This study has several limitations. First, a low-attentive control group (measurements only) was used while research (Neil and Christensen 2009) suggests using a more active control condition. To distinguish between intervention effects and effects due to other factors, an active control group that would not be subjected to CBT techniques should be used. Factors such as social support and attention should also be considered. Although our control group received treatment as usual and weekly adult attention when completing the questionnaires, comparing Coping Cat to an active control group could give a more precise conception of the unique effect of CBT and decrease the influence of biases. Second, since the children completed the questionnaires about their anxiety weekly, a measurement-induced improvement could occur (Knowles et al. 1996). Although these weekly measurements can give us valuable insights on how the program works, anxiety levels decreased in both groups partly due to a repeated measurements effect. However, a stronger decrease in the experimental group at T3 suggests an additional effect of the prevention program. Third, because of compatibility with indicated prevention purposes, the selection of the participants with elevated levels of anxiety was purposely done using an anxiety questionnaire rather than a (semi)-structured diagnostic interview. One of the main disadvantages of using a questionnaire for screening purposes is that it does not allow for objective professional assessment of the anxiety levels, which might decrease inclusion reliability. It would be too burdensome to use interviews to screen for children with only elevated levels of anxiety, and it would also lower the cost-effectiveness. One solution could be to use gate items or administer the screening twice to exclude false positives (Lucas et al. 2001). Fourth, this trial was not set up to compare smaller subgroups based on the type of anxiety; thus, potential differences among these subgroups in their response to the intervention are difficult to determine. Further research should include a larger sample, consider the type of anxiety in the power calculation and randomization process, and use other statistical approaches, such as cluster of mixture analysis. Finally, only short-term effects of Coping Cat (3-month follow-up) were obtained. It is debatable whether 3 months is sufficient to demonstrate the full effect of the intervention. However, several meta-analyses (Fisak et al. 2011) showed that effect sizes at the 6- and 12-month follow-ups were comparable to those at post-intervention, suggesting that the response to the prevention programs is maintained at longer follow-up periods. Studies with follow-ups longer than 12 months are scarce, although (Simon et al. 2011) they reported similar results. More research is needed to provide better insights into the long-term effectiveness and effect of the Coping Cat group program on children’s functioning and vulnerability to future anxiety problems.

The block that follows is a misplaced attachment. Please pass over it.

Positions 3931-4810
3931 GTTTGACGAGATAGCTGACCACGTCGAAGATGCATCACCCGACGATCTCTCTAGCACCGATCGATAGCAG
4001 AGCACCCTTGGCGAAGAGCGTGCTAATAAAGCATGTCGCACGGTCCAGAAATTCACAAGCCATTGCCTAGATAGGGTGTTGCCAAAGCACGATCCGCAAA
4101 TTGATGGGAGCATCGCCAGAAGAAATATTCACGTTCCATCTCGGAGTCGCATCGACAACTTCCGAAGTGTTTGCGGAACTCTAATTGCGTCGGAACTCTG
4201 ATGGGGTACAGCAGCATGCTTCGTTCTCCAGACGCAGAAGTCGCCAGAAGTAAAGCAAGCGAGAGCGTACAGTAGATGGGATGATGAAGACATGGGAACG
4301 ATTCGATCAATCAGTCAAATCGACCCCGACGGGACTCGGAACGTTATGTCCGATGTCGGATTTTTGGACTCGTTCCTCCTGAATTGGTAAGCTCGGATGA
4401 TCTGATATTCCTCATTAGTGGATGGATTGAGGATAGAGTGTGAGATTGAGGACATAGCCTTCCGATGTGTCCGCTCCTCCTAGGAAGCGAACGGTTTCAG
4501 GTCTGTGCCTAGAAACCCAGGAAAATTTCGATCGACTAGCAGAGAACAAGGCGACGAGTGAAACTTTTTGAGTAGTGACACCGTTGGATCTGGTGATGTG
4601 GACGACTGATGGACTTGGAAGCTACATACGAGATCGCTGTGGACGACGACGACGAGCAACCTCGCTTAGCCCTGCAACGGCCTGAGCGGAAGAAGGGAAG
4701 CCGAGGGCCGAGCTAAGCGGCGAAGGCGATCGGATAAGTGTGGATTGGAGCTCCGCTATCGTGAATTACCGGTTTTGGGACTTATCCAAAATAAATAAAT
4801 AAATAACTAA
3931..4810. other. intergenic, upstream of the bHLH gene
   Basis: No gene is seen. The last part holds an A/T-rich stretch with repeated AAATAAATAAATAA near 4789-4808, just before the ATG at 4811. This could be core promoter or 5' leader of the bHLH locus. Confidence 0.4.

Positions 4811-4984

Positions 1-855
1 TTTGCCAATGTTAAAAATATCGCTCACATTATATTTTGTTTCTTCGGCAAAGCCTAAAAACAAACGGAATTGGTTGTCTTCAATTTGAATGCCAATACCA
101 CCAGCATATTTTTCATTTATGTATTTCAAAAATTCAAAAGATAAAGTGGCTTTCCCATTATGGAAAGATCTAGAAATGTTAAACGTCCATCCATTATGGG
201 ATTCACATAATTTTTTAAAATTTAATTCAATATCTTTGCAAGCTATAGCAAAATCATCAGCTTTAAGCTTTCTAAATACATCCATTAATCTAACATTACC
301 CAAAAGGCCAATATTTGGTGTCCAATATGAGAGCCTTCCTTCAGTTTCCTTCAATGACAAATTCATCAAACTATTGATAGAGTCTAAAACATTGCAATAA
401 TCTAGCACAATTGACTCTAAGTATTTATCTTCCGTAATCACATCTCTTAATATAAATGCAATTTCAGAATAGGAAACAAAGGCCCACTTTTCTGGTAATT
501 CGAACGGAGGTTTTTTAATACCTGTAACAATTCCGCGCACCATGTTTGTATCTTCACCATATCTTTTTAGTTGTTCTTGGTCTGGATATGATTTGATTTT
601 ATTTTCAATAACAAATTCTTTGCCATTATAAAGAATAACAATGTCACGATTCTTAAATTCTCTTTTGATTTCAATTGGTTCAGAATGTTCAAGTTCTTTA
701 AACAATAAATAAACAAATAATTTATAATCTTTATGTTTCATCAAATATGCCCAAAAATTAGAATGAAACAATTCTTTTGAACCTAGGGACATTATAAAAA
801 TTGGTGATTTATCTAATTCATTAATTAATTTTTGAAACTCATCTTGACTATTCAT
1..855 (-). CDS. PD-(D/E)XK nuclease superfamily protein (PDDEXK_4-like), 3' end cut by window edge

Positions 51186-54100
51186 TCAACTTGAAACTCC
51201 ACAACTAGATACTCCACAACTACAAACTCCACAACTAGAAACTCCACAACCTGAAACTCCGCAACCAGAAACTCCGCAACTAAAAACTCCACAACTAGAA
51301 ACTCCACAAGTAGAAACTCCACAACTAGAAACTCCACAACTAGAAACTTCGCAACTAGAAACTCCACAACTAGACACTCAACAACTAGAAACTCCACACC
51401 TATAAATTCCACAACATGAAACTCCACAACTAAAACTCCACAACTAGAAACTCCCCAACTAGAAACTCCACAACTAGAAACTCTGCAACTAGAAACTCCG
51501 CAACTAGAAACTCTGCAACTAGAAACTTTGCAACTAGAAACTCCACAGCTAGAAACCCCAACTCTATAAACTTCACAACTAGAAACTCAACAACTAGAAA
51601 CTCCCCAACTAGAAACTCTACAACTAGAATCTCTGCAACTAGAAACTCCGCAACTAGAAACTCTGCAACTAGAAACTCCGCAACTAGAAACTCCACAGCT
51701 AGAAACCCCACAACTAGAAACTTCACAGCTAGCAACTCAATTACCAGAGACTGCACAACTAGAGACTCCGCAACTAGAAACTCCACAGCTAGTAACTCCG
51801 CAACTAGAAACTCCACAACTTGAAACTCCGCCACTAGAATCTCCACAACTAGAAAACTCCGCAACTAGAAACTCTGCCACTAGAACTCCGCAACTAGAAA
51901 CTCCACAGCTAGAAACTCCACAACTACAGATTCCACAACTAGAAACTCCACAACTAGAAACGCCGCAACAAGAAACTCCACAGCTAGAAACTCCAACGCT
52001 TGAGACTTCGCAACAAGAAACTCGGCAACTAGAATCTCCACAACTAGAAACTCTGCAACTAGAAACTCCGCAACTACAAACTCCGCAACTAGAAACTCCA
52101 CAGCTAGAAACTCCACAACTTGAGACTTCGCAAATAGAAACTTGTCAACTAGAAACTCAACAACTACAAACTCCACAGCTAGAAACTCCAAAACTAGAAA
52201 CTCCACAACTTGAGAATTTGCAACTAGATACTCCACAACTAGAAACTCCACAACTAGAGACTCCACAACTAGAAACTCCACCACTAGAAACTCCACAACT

Several implications for clinical practice emanate from this study. The findings of this study suggest that implementation of the Coping Cat as an indicated prevention program in schools might be considered in the future. The current study was set up to closely resemble a “real life” setting, which enhances the generalizability of the results. Because of its group-based setup, the program also facilitates the implementation process and increases the cost-effectiveness. In the current study, trained psychologist facilitated the program; however, the cost-effectiveness may improve if school counselors were trained to deliver the program. Accordingly, schools would not have to hire external and expensive psychologists. Further research is necessary to explore this possibility, as the existing studies show contradicting results (O’Leary-Barrett et al. 2010). Another consideration is the accessibility of the program. We suggest a free availability of the booklet itself for schools and trainers, which would decrease the costs and facilitate easy use of the program within the educational system. To substantiate these recommendations, further research on the cost-effectiveness, implementation, and long-term effects of the Coping Cat prevention program is recommended.

In summary, the Coping Cat group program has been found effective in reducing child-reported anxiety levels in primary school children with elevated levels of anxiety at the 3-month follow-up. Even though several ways can be used to control for potential placebo effects and increase the intervention effects even further, the current results supported the effect of the program in the intervention compared to a low-attentive control group. Moreover, this program is group-based, school-based, and freely accessible; hence, it already meets several cost-effectiveness criteria and shows promise for the implementation.